What's the Difference: Toilet Plungers
Standard, ribbed, and bellows
We expect a lot out of the drain systems in our toilets, which regularly have to accommodate human waste and toilet paper of various amounts, and sometimes even small toys, earrings, or other objects that fall into the bowl and are unknowingly flushed down. When blockages occur, the first tool that most homeowners and plumbers turn to is a plunger. All plungers are not the same, however.
A plunger has to form a tight seal to work efficiently. On a flat surface such as a kitchen sink or shower pan, a force-cup plunger can form this seal easily. Move the plunger to the curved drain opening in a toilet, though, and forming a seal becomes more difficult. That’s where the toilet plunger comes in. With a cup that’s traditionally made of black rubber instead of red, a toilet plunger has a pullout flange that fits into the drain opening and creates a much better seal. In addition, the cup on a toilet plunger is deeper than that on a regular plunger. A better seal and a deeper cup mean greater clogbusting power.
Be careful, though. If any part of the seal formed by the wax ring is weak, pushing too hard could force water through the ring and lead to a leak where the toilet meets the floor. Proper technique is key. Use a series of gentle pumps rather than one or two quick, forceful pushes. The best way to break up a blockage is by repeated back-and-forth movement of water, which happens when you push the sealed plunger down and then pull it back up again.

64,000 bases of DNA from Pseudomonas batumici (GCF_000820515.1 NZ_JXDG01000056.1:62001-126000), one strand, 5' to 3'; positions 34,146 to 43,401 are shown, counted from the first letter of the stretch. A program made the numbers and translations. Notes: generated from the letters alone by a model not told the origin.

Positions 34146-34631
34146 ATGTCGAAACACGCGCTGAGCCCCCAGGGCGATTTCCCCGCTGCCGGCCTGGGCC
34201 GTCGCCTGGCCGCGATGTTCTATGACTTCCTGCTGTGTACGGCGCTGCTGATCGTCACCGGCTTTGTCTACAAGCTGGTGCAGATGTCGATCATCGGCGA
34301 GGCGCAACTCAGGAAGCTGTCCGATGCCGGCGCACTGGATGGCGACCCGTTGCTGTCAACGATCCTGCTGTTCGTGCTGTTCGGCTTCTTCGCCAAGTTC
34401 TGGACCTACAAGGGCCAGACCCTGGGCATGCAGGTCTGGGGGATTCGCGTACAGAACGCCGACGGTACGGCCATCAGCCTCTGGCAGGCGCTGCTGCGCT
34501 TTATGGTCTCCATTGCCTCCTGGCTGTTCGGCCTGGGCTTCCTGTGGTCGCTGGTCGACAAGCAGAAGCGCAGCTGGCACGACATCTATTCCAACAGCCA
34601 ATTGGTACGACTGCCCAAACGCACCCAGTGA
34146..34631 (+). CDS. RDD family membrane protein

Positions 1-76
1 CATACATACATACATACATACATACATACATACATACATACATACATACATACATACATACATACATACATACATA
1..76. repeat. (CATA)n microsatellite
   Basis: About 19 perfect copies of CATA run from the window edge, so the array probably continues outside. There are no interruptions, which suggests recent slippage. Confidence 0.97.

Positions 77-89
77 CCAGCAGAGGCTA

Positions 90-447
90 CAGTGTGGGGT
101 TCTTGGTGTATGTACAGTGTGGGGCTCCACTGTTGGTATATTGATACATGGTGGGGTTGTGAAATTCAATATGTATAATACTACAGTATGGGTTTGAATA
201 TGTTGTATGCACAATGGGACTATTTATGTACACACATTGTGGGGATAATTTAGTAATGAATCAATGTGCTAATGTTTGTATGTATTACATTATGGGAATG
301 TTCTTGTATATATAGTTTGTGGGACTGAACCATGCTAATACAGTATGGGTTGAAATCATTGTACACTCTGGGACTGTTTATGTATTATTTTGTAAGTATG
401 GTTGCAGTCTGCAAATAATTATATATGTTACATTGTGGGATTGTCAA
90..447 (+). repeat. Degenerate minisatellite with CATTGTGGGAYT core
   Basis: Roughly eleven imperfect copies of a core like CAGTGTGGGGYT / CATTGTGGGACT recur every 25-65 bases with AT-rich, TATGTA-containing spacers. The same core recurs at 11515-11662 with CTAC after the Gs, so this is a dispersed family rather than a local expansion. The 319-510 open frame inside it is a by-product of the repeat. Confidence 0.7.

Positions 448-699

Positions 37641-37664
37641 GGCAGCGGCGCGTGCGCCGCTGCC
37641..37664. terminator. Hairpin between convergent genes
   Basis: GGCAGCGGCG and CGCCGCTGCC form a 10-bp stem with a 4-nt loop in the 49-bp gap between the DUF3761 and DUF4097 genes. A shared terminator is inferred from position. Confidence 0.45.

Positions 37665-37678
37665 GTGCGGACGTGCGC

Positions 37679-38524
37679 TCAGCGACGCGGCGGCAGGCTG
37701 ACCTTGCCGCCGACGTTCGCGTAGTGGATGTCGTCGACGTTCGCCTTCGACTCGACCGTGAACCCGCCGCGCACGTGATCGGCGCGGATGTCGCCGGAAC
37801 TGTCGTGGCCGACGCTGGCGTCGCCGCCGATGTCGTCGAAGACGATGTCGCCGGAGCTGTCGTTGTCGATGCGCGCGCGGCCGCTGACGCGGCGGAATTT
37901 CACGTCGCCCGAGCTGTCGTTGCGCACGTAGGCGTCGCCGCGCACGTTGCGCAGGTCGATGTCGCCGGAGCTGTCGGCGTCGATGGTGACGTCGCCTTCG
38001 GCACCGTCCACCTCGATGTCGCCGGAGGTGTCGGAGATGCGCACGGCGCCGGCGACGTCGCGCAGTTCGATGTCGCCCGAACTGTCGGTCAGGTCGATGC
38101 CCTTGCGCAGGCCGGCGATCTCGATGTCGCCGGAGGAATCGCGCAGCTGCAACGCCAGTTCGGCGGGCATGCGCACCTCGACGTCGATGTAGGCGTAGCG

Two variations on the toilet plunger are widely available. The first looks like a regular toilet plunger except that it has a ribbed cup. These ribs allow the plunger to flex at various angles. As a result, the cup is smaller than on a regular toilet plunger. With toilet bowls coming in a wide variety of shapes these days, however, being able to use the plunger at an angle can come in handy. The second variation is a device, made of one or two pieces of hollow plastic, that hardly looks like a conventional plunger at all. This plunger’s handle connects to a bellows that ends with a flange for fitting inside the drain. The bellows provides a lot of force with a minimal amount of effort, but because these plungers are made from plastic instead of rubber, it may be more difficult to get them to form a tight seal. For newer toilets that have an elongated drain, however, bellows plungers may fit more snugly.
All three of these toilet plungers can trap water and solids. Be sure to empty your toilet plunger into the bowl after use, or you may have a small mess to clean up.
No matter which type of plunger you choose, plumber Mike Lombardi suggests trying it out first. “The fun thing about home centers is you can take a plunger from its display and test it for fit in the toilet aisle,” he says. After you’ve made your choice, Lombardi recommends trying the fit and feel when you don’t have a blockage and the water is clear. Better to work on your plunging technique when there’s no risk of sending dirty water flying.
Photos: Rodney Diaz